I’m glad that Roswell hasn’t turned Cam into a complete villain or relied on a love triangle. At this point, neither Liz nor Cam is choosing Max, which feels right. I still find Sgt. Manes to be portrayed in too heavy handed a manor, especially compared to the complexity of Valenti and Cam. One of the emerging themes of Roswell is that people are more than they seem – Isobel, Michael, Kyle, and Rosa being prime examples. I’m hoping that in the next few episodes, we’ll get some backstory that complicates our current reading of Manes.

A weakness in this episode was the undercooked serum concept, which seems rushed and a bit tacked on. It felt like scenes were cut for time, since characters jumped to conclusions fairly quickly. Is it, in fact, a weapon? Is that certain or suspected? Was Liz actually trying for a weapon or just a dampener? And I know Liz is a good scientist, but dang she developed that fast!

Isobel has been on quite a wild ride lately, and frankly her psych hold is the best possible cover for “unexplained alien blackouts.” I’m glad Liz isn’t letting her off the hook, and it says something that Roswell brings back the very real element that Liz isn’t in a position to seek justice in the traditional sense due to her father’s status.

I hope Isobel finds a way to be honest with Noah and with herself. At the same time, it’s good to see her stand up to the boys for making choices for her, and take back some control in her life. Isobel’s story is currently the messiest, and I can’t tell if that’s part of the mystery or because the writing is sloppy. Her split personality seems to account for at least some of the divergent characterization, but how aware she is during blackouts was inconsistent in the previous episode.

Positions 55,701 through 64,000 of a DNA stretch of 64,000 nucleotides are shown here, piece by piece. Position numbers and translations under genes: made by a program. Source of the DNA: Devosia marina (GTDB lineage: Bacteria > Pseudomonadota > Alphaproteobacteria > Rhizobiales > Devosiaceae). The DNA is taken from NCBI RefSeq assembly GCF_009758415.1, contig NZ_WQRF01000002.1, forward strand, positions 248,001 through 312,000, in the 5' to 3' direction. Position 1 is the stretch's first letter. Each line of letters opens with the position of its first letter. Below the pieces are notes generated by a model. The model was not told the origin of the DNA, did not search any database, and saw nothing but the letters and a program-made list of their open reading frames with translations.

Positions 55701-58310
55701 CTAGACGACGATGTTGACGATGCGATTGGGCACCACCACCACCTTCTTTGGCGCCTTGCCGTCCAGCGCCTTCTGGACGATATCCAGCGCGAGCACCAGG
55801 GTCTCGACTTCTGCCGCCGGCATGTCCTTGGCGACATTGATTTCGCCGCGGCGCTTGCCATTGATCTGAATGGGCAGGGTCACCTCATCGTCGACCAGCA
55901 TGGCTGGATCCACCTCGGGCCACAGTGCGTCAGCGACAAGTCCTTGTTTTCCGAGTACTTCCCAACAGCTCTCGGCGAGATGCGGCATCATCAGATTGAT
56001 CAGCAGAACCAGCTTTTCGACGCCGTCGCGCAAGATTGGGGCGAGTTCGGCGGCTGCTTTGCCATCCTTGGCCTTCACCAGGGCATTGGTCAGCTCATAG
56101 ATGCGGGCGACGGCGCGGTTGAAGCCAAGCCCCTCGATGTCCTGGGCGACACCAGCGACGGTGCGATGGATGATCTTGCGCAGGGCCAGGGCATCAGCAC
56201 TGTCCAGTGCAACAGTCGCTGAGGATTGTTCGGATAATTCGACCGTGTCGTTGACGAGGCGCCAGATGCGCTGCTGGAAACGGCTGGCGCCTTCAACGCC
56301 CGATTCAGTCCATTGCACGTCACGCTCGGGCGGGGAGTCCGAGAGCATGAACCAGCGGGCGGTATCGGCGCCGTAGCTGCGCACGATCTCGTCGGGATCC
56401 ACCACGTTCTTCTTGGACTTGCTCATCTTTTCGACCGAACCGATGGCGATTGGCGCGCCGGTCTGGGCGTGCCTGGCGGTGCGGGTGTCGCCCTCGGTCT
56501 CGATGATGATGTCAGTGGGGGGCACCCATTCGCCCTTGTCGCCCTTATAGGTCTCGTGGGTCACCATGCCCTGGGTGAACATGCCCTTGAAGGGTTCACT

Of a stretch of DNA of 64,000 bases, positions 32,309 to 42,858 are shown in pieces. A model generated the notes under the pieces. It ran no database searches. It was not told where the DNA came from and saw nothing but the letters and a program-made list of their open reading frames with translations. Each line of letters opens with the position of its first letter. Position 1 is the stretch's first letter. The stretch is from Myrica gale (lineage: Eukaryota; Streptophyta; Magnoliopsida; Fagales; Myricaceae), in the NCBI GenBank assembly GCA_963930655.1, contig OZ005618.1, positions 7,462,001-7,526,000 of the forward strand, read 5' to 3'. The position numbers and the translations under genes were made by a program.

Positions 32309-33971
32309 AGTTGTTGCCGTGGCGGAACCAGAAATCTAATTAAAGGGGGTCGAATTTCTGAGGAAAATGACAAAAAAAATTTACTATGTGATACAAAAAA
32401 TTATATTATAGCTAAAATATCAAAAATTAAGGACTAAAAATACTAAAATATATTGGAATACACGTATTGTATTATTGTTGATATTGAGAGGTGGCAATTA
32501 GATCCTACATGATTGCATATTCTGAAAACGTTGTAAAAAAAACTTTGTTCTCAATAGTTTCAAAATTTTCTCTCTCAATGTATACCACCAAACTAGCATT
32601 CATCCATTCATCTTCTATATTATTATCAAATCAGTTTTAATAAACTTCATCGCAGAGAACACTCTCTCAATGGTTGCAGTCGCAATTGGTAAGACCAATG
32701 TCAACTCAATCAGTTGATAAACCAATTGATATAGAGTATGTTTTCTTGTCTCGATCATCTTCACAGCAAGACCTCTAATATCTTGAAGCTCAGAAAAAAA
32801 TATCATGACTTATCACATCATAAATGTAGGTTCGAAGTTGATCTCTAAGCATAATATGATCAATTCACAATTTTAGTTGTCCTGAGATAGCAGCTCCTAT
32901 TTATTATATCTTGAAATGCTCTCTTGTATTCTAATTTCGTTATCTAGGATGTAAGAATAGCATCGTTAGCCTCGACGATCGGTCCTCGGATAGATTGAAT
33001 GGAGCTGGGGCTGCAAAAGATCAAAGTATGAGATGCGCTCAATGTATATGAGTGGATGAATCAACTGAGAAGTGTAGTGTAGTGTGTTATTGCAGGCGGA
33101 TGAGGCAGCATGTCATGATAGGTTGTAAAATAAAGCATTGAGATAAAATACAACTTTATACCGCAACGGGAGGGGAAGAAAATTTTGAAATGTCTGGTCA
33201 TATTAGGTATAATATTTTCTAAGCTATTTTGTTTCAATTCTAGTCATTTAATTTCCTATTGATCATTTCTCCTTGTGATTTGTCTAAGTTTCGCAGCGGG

Maria and Michael (or “Guer” as she calls him) continue to pique my interest. I’m fairly certain we’re headed toward some kind of love triangle there, but I want to know more about their backstory. More Maria, in any combination, really.

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The other Michael insight came at us sideways, courtesy of Max being a jerk and throwing Alex in his face. Michael says, “you’re right – if you were the reason Alex went to war, I’d hate you.” I’m guessing this is why Michael hates himself; he thinks he’s the reason Alex was sent to war, as punishment for getting caught together. I love how much Michael conveys on his face during this conversation, and the way that Roswell doesn’t feel the need to spell all of this out.

Other notes

Effing Wyatt literally says blue lives matter.

Did they just magic/science away Alex’s amputation? Prosthetics are good but they don’t mean everything’s perfect.

I love the DeLuca family rules about Maria’s future – “I hate spoilers.”

Isobel had some great references – “I wont be able to escape in case I go all dark willow” and Tyra Banks’s “hoe but make it fashion” re: the johnny.

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I really hope Alex gets a beagle.

Liz imagining the life rosa might have led was heartbreakingly beautiful.

I love this show’s devotion to Third Eye Blind, and the slow, quiet, woman-vocalized cover of The Jumper was excellent.

Keep up with all our Roswell, New Mexico news and reviews here.


4 out of 5